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Kong: Skull Island

Big, dumb and fun, Kong is an exhilarating, old-school action romp.

We've talked before about the rapidly expanding genre of films we like to call the 'BDF', or 'Big, Dumb and Fun’ and - let's be clear - it's in no way intended as an affront. On the contrary, when done right, we love the BDF because it satisfies that very basic need every now and then to be entertained without having to tax ourselves mentally.

More often than not, the BDF rears its head around holiday seasons in the form of disaster movies and/or alien invasions, with the recent offering of San Andreas, Pacific Rim and perhaps even the first Transformers movie, for example, all successfully finding that critical balance between the big, the dumb and the overtly fun. When it goes the other way, however, usually on account of too much emphasis on 'the big' at the expense of 'the fun', these films quickly become joyless affairs that achieve little more than wasting your time and money (think Batman vs Superman, Suicide Squad or Independence Day 2).

In Kong: Skull Island, we're happy to say, that balance is back. Obviously it's a BIG movie - afterall, it is Kong were talking about, and it's also pretty dumb. The dialogue is consistently bogged down in exposition, there's not a great deal of plot to speak of and the characters make some pretty bizarre choices throughout (we're not helicopter pilots, but if we suddenly discovered a high-rise sized gorilla and watched it grab then hurl seven of our teammates' helicopters to their fiery death, we'd think twice about heading straight towards it instead of just getting the hell out of there).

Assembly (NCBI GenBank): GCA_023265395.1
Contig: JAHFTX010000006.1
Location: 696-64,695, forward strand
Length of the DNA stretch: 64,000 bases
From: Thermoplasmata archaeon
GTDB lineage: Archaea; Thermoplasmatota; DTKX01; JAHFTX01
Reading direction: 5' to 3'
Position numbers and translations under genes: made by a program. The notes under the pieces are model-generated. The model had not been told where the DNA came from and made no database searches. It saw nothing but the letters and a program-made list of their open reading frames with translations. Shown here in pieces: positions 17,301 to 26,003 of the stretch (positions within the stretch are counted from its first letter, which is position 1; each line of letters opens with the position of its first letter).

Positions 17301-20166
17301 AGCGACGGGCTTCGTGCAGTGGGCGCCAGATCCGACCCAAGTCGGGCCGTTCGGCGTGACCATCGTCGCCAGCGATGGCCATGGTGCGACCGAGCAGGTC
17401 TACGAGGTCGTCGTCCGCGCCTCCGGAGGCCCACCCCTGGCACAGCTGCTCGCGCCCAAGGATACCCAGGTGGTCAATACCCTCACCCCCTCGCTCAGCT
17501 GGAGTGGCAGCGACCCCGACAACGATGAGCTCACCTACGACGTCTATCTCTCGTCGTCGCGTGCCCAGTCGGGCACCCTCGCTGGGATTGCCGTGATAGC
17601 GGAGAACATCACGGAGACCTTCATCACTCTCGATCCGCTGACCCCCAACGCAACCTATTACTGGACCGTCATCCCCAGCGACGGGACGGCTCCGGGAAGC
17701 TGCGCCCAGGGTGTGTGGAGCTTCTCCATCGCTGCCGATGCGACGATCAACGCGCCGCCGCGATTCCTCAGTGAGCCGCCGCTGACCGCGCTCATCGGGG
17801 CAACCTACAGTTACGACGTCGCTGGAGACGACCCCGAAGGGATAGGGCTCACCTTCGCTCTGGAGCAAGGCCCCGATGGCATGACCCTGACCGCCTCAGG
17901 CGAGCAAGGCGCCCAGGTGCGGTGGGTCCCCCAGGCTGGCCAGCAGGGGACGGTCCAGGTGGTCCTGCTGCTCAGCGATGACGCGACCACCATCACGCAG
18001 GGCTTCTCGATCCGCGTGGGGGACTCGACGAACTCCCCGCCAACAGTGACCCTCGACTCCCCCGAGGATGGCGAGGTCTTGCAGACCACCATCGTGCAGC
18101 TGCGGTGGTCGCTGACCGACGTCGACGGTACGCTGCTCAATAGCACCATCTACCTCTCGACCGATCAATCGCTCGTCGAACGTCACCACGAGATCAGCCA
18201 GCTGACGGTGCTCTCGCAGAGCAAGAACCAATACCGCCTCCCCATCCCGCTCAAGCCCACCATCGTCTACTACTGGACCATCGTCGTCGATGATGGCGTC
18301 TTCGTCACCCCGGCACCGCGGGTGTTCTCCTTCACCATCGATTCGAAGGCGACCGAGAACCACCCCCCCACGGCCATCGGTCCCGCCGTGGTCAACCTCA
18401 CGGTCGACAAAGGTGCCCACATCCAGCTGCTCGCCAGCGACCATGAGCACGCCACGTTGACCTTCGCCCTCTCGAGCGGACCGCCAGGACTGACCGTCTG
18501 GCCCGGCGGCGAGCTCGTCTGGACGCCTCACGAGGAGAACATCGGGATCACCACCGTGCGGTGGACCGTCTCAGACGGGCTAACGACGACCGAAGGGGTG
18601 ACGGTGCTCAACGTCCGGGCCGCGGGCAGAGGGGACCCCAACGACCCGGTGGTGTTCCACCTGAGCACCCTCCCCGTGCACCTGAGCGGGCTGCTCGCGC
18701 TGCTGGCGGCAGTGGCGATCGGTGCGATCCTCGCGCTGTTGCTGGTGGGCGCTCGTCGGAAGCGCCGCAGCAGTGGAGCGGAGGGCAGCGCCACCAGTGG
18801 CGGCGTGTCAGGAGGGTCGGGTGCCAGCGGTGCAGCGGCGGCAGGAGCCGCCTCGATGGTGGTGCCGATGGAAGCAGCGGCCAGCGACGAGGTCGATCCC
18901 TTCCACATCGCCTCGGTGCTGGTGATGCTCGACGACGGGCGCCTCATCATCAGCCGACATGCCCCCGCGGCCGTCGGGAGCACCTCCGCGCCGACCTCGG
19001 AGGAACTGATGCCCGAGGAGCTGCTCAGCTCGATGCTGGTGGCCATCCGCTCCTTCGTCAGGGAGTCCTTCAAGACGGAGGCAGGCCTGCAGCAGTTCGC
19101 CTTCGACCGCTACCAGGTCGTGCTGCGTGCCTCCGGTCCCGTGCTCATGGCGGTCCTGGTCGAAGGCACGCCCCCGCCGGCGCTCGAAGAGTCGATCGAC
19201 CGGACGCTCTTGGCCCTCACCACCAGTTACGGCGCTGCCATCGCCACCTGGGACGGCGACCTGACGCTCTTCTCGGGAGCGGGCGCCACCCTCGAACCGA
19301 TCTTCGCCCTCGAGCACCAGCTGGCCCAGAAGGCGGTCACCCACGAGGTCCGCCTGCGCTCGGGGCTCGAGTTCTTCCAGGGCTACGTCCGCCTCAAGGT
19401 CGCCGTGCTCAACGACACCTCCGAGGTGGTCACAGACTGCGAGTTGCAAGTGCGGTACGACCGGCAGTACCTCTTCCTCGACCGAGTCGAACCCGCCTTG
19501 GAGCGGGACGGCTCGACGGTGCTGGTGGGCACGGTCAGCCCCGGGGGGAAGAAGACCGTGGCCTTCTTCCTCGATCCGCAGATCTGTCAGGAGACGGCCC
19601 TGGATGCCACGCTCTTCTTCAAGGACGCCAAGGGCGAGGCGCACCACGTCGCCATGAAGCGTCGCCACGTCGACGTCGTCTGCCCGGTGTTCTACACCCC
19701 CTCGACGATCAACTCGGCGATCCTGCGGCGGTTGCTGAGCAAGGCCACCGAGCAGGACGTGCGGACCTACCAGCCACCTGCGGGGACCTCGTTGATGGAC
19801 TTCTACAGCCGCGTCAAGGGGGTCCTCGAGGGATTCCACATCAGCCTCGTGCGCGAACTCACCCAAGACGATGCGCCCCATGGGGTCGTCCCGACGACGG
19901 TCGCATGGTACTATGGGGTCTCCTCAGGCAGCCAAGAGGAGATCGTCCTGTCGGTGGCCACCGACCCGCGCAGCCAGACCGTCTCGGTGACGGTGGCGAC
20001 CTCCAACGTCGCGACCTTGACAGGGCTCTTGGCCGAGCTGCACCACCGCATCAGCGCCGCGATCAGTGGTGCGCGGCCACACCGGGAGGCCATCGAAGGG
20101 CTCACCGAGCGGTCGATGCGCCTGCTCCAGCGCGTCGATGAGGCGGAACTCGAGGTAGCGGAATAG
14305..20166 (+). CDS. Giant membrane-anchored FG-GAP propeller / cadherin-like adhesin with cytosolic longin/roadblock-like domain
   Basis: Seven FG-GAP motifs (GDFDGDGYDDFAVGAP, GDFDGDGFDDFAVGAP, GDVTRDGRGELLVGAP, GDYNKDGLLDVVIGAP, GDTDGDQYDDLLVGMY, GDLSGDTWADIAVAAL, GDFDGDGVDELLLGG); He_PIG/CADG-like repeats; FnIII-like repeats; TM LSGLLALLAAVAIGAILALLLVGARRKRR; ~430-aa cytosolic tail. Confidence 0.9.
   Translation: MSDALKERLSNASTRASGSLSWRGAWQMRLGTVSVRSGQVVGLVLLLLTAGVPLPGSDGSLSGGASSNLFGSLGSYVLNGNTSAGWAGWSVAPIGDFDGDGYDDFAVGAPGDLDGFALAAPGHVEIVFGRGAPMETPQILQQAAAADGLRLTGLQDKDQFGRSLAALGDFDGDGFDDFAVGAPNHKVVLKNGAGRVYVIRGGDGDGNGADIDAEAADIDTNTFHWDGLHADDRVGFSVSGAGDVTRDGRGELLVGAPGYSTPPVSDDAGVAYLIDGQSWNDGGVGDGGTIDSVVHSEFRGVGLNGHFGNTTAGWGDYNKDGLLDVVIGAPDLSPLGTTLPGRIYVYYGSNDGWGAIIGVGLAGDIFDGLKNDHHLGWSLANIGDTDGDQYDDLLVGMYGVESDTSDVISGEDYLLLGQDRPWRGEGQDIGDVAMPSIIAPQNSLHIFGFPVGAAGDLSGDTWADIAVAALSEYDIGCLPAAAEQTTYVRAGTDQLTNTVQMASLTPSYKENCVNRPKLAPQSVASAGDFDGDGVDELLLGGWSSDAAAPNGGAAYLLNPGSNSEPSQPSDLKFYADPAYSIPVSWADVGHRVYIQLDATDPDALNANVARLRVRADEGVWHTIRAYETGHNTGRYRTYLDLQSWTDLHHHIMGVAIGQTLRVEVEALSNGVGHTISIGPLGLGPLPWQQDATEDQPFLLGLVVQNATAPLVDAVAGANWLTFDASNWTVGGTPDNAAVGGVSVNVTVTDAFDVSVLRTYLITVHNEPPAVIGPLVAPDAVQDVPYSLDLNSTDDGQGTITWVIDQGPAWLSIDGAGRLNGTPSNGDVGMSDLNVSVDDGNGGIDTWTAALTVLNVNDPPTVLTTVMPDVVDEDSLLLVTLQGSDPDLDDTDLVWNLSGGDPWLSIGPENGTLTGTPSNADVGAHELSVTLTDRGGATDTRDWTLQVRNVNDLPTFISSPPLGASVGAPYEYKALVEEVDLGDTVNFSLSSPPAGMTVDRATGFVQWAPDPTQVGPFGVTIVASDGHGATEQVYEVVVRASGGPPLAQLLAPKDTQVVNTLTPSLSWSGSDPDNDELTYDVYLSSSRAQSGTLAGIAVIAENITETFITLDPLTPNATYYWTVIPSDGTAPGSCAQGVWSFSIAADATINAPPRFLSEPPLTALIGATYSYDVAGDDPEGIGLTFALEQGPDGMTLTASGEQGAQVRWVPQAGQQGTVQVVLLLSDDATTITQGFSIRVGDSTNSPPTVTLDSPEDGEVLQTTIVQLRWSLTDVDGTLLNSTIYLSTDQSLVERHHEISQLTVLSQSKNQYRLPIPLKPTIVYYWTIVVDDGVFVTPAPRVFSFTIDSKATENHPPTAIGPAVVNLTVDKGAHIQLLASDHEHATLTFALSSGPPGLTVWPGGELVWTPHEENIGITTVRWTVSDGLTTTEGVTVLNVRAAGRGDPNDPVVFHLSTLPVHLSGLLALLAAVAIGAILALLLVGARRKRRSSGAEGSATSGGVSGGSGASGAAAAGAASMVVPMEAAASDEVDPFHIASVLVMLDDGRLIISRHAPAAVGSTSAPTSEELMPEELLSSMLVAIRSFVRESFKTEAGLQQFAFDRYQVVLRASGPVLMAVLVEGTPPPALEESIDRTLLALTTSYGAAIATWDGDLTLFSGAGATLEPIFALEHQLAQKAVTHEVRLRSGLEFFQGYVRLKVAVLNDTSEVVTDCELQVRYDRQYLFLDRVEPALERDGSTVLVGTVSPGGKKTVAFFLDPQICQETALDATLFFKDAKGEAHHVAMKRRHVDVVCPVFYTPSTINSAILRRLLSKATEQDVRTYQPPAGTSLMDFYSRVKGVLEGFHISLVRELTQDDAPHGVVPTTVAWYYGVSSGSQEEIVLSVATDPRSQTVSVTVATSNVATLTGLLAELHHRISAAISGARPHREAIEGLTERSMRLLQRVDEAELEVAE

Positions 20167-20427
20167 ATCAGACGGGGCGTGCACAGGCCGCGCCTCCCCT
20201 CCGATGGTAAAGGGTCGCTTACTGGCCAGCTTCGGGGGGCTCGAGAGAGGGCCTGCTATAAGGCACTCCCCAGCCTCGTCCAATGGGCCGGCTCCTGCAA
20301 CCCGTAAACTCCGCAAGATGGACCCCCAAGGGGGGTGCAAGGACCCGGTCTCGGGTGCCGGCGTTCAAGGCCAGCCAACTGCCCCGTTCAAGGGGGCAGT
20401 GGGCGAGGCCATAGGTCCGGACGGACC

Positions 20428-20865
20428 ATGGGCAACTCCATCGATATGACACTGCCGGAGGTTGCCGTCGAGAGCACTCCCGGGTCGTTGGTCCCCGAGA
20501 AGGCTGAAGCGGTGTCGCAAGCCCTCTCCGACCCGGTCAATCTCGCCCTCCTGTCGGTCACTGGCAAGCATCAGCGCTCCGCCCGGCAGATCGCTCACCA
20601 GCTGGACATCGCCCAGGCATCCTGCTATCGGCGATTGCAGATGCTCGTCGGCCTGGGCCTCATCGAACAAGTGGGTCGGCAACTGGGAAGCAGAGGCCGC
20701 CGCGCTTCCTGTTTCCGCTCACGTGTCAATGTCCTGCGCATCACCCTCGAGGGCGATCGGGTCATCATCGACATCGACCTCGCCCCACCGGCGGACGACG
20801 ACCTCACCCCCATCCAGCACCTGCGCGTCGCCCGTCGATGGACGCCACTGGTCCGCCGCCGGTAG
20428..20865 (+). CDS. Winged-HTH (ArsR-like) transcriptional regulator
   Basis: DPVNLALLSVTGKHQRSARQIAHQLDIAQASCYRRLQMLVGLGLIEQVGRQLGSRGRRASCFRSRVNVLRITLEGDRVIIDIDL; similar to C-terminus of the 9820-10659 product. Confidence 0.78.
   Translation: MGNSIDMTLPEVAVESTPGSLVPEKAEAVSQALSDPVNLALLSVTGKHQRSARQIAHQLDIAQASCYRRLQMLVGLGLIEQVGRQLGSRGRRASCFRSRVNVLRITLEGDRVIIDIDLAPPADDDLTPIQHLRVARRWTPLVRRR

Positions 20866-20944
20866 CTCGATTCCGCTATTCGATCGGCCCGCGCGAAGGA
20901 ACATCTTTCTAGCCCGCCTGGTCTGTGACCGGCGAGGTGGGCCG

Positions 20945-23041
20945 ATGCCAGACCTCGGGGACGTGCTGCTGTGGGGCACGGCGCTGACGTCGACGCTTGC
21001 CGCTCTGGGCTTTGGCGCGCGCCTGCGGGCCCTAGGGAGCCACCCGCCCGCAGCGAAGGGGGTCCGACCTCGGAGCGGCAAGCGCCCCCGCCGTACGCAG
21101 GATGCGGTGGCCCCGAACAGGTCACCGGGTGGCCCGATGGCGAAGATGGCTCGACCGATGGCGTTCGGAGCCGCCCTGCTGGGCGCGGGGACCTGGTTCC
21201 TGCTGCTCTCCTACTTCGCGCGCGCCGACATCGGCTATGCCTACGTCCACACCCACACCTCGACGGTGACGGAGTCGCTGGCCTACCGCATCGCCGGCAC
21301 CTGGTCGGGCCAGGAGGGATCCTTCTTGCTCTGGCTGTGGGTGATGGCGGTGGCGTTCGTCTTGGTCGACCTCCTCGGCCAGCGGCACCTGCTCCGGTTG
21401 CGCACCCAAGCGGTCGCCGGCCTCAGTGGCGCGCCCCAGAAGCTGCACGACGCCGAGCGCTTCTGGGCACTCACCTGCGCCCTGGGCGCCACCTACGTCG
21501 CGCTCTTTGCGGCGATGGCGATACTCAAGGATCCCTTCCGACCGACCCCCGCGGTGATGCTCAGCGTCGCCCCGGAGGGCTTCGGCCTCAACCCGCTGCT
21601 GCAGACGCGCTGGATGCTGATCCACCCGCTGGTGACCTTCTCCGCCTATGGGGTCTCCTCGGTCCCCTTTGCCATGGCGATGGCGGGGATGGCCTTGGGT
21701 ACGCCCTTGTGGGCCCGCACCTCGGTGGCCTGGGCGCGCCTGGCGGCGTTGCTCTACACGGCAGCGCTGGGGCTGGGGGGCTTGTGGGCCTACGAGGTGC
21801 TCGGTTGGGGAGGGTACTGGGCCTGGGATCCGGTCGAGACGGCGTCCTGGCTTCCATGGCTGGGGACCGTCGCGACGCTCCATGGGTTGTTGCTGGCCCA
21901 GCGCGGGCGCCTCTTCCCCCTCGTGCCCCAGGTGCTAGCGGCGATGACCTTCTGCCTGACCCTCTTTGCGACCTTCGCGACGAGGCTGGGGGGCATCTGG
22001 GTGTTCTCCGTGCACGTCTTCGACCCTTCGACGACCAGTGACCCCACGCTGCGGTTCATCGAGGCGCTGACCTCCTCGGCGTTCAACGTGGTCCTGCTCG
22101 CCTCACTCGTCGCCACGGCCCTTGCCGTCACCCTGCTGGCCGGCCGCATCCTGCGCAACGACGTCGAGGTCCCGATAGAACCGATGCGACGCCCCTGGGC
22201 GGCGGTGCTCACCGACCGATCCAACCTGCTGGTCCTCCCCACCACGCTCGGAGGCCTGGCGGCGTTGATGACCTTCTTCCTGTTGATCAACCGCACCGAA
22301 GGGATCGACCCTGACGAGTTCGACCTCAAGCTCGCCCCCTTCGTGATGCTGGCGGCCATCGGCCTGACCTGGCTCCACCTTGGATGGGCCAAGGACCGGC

Most importantly, though, this is a fun film. The action is well-paced and, thankfully, easy to follow despite its heavy reliance upon special effects, the one-liners are solid enough and John C Riley’s character (a downed WWII pilot who never escaped the island) steals every scene in which he appears. It is, in short, an old-school monster movie complete with heroes, heroines, clowns and grizzly old soldiers.

Then, of course, there’s the big guy: Kong. Actually, ‘big' is an understatement. ‘Colossal, more like. In stark contrast to the original 30’s film, there’s no caging this fella. He’s a sixty-story silverback with a menacing glare and a mean right hook. When Kong battles the islands' many monsters, it’s like a street fighter versus ninjas: brute strength and stamina against speed and agility, rendering the humans, for the most part, merely spectators.

Of those humans, Kong: Skull Island boasts an impressive cast that includes: Brie Larson, Tom Hiddleston, John Goodman, John C Riley and Samuel L Jackson, who all lend their considerable weight to a script that probably deserved lesser actors. Interestingly, it also features Chinese star Jing Tian, who recently appeared in another film by the same production house (Legendary), namely The Great Wall. Tian's inclusion, while only minor, allows Chinese distributors to smack her image on all their posters and, potentially, open up a giant market that might otherwise be inaccessible to a US blockbuster such as this. One suspects this trend will see a rapid surge in the coming 12 months, by which time, hopefully, they’ll have developed a more considered means of including international cast members than the awkward crow-barring that occurred here.

Big, dumb and undeniably fun - Kong: Skull Island is an entertaining, old-school action/adventure romp.

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